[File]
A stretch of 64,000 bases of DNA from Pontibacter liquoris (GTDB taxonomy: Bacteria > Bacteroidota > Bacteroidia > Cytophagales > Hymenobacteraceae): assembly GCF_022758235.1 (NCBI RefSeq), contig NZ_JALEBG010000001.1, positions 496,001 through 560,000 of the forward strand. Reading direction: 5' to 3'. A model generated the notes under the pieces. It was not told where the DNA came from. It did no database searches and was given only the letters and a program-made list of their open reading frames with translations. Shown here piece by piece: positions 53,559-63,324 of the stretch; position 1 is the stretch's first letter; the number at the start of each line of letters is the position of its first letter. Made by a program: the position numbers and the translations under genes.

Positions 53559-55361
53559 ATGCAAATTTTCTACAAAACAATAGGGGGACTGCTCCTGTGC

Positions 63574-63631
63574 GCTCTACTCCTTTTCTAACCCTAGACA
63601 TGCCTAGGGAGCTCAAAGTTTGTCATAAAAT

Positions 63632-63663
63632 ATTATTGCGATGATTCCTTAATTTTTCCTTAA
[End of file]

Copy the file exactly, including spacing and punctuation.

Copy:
A stretch of 64,000 bases of DNA from Pontibacter liquoris (GTDB taxonomy: Bacteria > Bacteroidota > Bacteroidia > Cytophagales > Hymenobacteraceae): assembly GCF_022758235.1 (NCBI RefSeq), contig NZ_JALEBG010000001.1, positions 496,001 through 560,000 of the forward strand. Reading direction: 5' to 3'. A model generated the notes under the pieces. It was not told where the DNA came from. It did no database searches and was given only the letters and a program-made list of their open reading frames with translations. Shown here piece by piece: positions 53,559-63,324 of the stretch; position 1 is the stretch's first letter; the number at the start of each line of letters is the position of its first letter. Made by a program: the position numbers and the translations under genes.

Positions 53559-55361
53559 ATGCAAATTTTCTACAAAACAATAGGGGGACTGCTCCTGTGC

Positions 63574-63631
63574 GCTCTACTCCTTTTCTAACCCTAGACA
63601 TGCCTAGGGAGCTCAAAGTTTGTCATAAAAT

Positions 63632-63663
63632 ATTATTGCGATGATTCCTTAATTTTTCCTTAA